Led by S.A.Y. Detroit and ATTH founder Mitch Albom, and Albom’s radio show co-host Ken Brown, the group worked in the backyard of one of Angels’ Place’s residential homes. It was ATTH’s last project of the summer before resuming in September. The date and location of the next project will be announced in mid-August.
“I really admire the way that he uses his voice to find the people to go to where the most help is needed,” Angels’ Place volunteer coordinator Dawn Bradley said of Albom. “Seeking out need is really what he does, and figuring out how to get it done. We appreciate all the you did for us today.”
When the S.A.Y. Detroit Play Center at Lipke Park reopens after the Fourth of July, the students enrolled for the summer session will enjoy a fresh start — in more ways than one.
Nearly 40 A Time to Help volunteers spent last Saturday morning (June 24) giving the inside of the facility a scrub-down, while another group tackled the center’s vast campus, including weeding and picking up trash along the fence lines. (more…)
Royal Oak — As scores of patrons waited in line Saturday (May 20) to visit the Polk Penguin Conservation Center, more than two dozen A Time to Help Volunteers made their way behind the building to face the project that awaited them at the Detroit Zoo: Spreading thousands of pounds of landscaping rocks.
How’s that song go? Ain’t No Mountain High Enough
Led by S.A.Y. Detroit founder Mitch Albom and his radio show co-host, Ken Brown, the crew worked diligently for nearly three hours clearing debris, shoveling rocks into wheel barrels and, finally, spreading the rocks around shrubs and trees to beautify the area behind the center.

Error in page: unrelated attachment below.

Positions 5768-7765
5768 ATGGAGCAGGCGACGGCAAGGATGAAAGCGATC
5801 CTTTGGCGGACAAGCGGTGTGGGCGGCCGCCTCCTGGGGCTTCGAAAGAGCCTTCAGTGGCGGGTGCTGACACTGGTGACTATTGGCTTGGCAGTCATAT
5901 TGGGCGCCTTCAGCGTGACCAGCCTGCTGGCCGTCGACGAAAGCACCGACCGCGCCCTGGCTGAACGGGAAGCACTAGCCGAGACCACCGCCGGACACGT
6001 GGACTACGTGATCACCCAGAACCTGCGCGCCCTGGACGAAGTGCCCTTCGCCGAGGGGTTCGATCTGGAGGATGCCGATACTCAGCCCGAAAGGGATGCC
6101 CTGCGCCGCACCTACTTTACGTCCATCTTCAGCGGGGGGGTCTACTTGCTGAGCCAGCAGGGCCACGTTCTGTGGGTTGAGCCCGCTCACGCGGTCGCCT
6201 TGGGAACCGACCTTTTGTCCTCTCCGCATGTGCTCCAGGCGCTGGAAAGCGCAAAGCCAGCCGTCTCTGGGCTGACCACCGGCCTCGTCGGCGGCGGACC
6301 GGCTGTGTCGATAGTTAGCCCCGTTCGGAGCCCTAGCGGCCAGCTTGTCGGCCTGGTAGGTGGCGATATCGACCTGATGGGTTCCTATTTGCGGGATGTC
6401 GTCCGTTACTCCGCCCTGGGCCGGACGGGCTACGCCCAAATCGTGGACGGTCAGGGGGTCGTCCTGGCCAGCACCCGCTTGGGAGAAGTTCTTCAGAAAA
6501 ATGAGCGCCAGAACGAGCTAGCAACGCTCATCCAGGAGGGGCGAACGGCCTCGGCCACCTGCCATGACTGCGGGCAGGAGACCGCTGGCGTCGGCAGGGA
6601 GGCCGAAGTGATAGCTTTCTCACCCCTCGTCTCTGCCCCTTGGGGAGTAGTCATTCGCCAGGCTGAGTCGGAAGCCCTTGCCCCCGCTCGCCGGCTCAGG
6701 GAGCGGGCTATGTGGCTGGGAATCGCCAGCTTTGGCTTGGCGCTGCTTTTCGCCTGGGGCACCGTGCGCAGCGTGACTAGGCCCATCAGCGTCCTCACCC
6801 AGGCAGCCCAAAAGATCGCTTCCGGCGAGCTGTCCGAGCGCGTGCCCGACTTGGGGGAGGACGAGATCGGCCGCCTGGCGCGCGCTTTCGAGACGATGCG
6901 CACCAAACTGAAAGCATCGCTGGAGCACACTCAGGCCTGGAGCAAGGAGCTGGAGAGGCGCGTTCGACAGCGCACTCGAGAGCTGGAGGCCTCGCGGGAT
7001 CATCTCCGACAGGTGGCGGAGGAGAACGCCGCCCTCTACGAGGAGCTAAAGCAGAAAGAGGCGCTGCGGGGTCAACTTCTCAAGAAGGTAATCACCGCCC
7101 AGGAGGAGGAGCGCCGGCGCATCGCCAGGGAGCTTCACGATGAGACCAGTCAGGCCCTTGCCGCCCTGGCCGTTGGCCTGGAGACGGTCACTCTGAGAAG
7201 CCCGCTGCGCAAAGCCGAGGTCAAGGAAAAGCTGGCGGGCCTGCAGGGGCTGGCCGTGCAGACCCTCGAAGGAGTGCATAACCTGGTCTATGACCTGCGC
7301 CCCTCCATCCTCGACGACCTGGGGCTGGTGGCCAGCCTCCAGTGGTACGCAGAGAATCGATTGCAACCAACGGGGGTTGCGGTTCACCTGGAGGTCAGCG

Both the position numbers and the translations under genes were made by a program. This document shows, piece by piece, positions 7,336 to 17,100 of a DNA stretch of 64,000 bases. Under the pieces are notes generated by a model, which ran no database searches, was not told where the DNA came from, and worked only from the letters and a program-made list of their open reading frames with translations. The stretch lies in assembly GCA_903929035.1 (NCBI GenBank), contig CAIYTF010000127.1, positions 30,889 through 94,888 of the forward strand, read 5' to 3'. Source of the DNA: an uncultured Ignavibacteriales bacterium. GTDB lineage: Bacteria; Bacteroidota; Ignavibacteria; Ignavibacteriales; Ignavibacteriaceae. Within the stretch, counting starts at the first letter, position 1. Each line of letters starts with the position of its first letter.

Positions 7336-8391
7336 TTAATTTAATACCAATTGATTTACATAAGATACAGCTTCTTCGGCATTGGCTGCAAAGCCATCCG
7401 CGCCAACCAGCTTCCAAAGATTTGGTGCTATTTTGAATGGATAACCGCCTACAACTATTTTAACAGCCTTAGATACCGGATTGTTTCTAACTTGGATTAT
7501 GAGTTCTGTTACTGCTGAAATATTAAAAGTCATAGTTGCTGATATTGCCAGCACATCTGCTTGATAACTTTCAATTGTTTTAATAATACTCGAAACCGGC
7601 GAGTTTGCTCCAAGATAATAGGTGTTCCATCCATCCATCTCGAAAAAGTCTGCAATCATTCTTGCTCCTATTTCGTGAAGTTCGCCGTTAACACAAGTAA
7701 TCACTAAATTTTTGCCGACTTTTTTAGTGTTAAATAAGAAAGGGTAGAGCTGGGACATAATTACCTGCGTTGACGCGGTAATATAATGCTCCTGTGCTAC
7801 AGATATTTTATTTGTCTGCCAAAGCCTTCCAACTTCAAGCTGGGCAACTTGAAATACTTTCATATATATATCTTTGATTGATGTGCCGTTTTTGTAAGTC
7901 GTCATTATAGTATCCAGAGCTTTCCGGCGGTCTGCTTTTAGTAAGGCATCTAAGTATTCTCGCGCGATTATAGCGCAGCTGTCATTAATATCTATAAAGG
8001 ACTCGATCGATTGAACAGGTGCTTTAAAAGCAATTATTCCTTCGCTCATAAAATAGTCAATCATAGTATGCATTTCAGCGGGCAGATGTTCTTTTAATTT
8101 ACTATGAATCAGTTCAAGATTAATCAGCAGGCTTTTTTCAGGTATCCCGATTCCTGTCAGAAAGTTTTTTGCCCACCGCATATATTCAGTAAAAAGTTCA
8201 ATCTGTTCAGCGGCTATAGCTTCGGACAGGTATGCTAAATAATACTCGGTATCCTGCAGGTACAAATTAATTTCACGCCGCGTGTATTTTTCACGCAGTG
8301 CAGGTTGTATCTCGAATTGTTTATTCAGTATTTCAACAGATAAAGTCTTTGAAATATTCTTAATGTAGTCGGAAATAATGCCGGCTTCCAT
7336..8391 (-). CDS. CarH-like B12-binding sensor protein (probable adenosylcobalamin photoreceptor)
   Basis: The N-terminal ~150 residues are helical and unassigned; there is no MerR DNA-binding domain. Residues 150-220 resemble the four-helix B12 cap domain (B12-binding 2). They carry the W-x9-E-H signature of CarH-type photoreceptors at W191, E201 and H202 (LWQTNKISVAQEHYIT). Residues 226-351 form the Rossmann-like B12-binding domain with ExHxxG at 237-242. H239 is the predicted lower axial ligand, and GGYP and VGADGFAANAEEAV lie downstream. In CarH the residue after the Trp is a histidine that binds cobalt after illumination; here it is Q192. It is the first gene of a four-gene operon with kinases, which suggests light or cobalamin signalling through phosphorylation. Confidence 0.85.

“This group is awesome,” said Matthew Lapshan, who leads the Detroit Zoo’s landscaping staff. “I can’t believe how much they can get done in a short period of time. They went right to work.”
The fellowship among the volunteers is one of the reasons Donna Mesyn of Clinton Township has been supporting ATTH for the last 15 years.
“Of all my experiences, volunteer people are the greatest to be around,” Mesyn said. “I love ATTH. I love we’re getting something accomplished, and the friendships I’ve made. But the best thing is that we don’t have to look for the work to do; it’s assigned to us because of Mitch and his great organization, and the time they put in. It’s a fun way to spend a Saturday.”
The painters were on rooftops and ladders. The other crew members filled a dumpster with debris that had been littering a two-block area around Cass Community Social Services’ campus in Highland Park.
The common thread was that they were all volunteers — more than two dozen strong — and all members of Mitch Albom’s A Time to Help team that answered the call to service last Saturday (April 8) to help Cass Community’s Tiny Homes neighborhood. (more…)
A Time to Help’s third project of the year on Saturday (March 25) benefited a group that needed a morning to relax and have fun: Women and children involved with COTS and its Bright Beginning Child Development Center.
For more than two hours, more than two dozen A Time To Help volunteers played games with the children during a “Family Fun Day’’ in the cafeteria at COTS’ family-only emergency shelter.
The event was hosted and kicked off by S.A.Y. Detroit founder Mitch Albom and Ken Brown, Albom’s radio show co-host.
“We thank Mitch Albom and his volunteers who came in for our Family Fun Day,” said Konah Kolleh, COTS volunteer and stewardship coordinator. “Because of your giving back, our families were able to focus on having fun and not on what they’re going through in their transition. This gave the parents a break.
“I was talking to one mom, and she said she hadn’t seen her child since she got here – and that’s a good thing because her child was playing a game with one of your volunteers. Today was a day where the parents could sit back, relax, and breathe — and for the kids to be kids.
ATTH’s next project will be held April 8 at Cass Community Social Services.